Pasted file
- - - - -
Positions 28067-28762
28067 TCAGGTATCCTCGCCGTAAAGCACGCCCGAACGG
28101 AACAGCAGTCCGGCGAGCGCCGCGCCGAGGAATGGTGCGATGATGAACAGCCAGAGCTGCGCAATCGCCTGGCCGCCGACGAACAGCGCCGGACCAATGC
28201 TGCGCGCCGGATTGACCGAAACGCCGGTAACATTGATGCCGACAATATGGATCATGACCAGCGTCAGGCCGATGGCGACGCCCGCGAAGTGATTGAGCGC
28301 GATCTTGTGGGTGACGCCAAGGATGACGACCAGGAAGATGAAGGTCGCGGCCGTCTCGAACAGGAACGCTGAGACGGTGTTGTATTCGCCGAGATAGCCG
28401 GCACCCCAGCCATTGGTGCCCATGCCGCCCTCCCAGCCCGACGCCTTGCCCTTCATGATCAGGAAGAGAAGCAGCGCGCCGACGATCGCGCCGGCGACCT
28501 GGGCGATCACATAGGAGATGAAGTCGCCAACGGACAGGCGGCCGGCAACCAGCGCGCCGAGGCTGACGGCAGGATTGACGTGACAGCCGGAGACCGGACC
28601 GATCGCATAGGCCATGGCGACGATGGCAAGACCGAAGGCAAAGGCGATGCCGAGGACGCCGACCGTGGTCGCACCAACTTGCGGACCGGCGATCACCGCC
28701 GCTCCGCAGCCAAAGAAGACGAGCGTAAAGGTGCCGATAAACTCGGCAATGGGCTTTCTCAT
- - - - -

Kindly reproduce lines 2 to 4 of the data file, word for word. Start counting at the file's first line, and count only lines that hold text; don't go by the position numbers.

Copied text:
28067 TCAGGTATCCTCGCCGTAAAGCACGCCCGAACGG
28101 AACAGCAGTCCGGCGAGCGCCGCGCCGAGGAATGGTGCGATGATGAACAGCCAGAGCTGCGCAATCGCCTGGCCGCCGACGAACAGCGCCGGACCAATGC
28201 TGCGCGCCGGATTGACCGAAACGCCGGTAACATTGATGCCGACAATATGGATCATGACCAGCGTCAGGCCGATGGCGACGCCCGCGAAGTGATTGAGCGC